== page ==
1. Season the chicken all over with kosher salt, freshly ground pepper and 1 tablespoon of ras el hanout. In a tagine or dutch oven, warm the olive oil over medium-high heat. Brown the chicken on all sides (about 7 minutes), then remove from the tagine and set aside.
  2. Add the onions and sauté, stirring, for 3 minutes until they start to soften. Add the remaining 2 tablespoons of ras el hanout, and give it a good stir. Add all the rest of the ingredients to the pot, including the browned chicken. Cover and cook over medium heat for 1 to 1 1/2 hours, until the chicken is fully-cooked and very tender.
  3. Serve the chicken and vegetables over couscous or rice, and garnish with flat-leaf parsley.

*images by Kate LeSueur

Share this Post

Leave a Comment

Your email address will not be published. Required fields are marked *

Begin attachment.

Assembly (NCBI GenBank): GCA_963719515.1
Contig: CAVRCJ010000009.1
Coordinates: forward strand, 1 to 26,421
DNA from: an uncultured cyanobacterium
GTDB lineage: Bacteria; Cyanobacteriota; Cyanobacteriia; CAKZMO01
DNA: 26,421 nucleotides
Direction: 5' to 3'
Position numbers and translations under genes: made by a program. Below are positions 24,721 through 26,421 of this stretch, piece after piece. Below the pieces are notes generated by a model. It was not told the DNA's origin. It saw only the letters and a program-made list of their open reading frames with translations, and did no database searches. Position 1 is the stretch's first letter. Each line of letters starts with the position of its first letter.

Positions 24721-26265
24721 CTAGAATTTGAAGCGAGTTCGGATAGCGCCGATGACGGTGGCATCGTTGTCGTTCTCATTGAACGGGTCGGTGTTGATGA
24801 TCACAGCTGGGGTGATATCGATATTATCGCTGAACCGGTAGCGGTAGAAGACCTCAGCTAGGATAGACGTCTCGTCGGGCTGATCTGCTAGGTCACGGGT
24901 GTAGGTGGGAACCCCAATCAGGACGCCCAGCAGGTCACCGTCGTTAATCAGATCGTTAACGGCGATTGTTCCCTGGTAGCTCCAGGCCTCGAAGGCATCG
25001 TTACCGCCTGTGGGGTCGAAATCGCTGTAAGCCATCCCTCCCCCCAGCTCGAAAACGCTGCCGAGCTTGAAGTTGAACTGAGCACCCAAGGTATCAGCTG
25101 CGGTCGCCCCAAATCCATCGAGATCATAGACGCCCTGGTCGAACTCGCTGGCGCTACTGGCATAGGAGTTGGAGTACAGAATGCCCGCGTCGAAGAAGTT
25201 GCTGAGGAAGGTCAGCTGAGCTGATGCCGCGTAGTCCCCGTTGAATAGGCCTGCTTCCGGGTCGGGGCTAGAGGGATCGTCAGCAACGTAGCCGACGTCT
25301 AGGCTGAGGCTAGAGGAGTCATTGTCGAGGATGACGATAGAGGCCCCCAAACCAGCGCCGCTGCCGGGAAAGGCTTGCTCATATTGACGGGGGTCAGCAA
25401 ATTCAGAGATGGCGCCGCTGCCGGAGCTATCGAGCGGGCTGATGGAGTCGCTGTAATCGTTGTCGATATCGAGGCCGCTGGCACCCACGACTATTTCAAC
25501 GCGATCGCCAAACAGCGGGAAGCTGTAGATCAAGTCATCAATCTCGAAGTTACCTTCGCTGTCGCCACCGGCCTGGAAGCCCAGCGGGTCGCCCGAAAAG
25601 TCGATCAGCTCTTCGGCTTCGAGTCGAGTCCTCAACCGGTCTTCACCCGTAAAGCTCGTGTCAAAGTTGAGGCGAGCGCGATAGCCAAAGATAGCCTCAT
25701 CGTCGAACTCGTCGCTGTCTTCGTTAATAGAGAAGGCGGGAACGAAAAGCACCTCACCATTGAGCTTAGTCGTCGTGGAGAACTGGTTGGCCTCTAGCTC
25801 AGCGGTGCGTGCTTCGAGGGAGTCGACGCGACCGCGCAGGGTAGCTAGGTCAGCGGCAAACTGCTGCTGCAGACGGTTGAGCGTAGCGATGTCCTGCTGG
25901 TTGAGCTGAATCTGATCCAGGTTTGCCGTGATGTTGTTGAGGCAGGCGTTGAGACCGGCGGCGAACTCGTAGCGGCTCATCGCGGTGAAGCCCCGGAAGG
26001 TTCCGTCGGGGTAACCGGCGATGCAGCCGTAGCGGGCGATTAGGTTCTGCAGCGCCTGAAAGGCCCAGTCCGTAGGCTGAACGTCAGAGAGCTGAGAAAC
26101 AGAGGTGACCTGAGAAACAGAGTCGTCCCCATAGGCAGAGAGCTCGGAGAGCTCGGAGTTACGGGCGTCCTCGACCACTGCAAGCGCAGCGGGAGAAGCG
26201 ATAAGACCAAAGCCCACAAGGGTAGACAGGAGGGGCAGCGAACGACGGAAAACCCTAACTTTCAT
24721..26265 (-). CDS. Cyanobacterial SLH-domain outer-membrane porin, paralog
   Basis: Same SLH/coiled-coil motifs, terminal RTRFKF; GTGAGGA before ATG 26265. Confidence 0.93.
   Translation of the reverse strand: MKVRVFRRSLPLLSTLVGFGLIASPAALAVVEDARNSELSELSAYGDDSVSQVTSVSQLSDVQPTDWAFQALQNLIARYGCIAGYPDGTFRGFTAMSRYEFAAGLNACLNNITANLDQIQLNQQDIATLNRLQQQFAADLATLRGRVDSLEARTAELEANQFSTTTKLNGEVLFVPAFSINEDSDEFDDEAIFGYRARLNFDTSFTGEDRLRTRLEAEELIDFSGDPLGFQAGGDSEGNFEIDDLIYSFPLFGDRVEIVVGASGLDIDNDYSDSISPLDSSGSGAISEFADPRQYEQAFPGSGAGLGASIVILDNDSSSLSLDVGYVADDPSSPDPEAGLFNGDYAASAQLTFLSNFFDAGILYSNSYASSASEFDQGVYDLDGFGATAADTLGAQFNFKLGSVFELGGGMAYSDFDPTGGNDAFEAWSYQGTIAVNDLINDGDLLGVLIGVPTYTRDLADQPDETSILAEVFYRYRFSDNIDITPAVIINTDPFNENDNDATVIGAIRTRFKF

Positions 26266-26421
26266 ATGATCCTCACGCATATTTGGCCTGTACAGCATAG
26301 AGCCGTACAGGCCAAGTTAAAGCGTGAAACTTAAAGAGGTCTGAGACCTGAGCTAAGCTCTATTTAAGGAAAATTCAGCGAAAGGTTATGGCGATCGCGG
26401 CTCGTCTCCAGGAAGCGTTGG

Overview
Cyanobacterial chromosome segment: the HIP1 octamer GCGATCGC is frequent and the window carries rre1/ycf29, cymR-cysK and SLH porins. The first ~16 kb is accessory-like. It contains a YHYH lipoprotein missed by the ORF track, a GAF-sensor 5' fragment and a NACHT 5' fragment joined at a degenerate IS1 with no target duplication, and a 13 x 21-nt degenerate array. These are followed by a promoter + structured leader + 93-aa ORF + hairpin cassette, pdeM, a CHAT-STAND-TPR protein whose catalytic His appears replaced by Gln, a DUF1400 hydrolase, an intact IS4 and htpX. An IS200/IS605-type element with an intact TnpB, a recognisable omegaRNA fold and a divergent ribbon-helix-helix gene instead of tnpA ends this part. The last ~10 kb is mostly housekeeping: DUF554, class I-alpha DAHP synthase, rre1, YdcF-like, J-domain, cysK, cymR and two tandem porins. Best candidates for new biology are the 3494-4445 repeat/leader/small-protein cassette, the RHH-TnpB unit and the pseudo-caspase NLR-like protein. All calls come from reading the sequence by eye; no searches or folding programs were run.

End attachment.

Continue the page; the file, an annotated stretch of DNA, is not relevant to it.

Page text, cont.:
Comments (19)
  1. 1
    Samira May 21, 2013 at 7:29 am

    well this looks so yummy and healthy!

  2. 2
    Camille Styles May 21, 2013 at 7:32 am

    SO yummy… and it really couldn’t have come together more quickly. While the tagine cooked, I made the couscous, set the table and got some other things done around the house. After 1 and a half hours, I lifted the lid and — magic!

    • kristina May 21, 2013 at 12:59 pm

      So excited to give this a try! We have some vegetarian friends that would be blown away with this and I can’t wait to surprise them on their next visit. Plus, any excuse to add a tagine to my collection sounds good to me 🙂

      • Lara Pizzanelli November 3, 2014 at 9:56 am

        I make a similar tagine as well and I serve it with cous cous with roasted vegetables, usually zuchini & eggplant, sometimes butternut squash too…delicious and great for vegetarians.

  3. 3
    Quinn Cooper May 21, 2013 at 7:41 am

    I LOVE a good chicken tagine. They are just so good and even before for leftovers the next day because the chicken and veggies have been marinating for so long.
    When I first made tangine, I also had to go out and buy preserved lemons and ras el hanout and was only able to find it at a specialty store, but those flavors make a difference.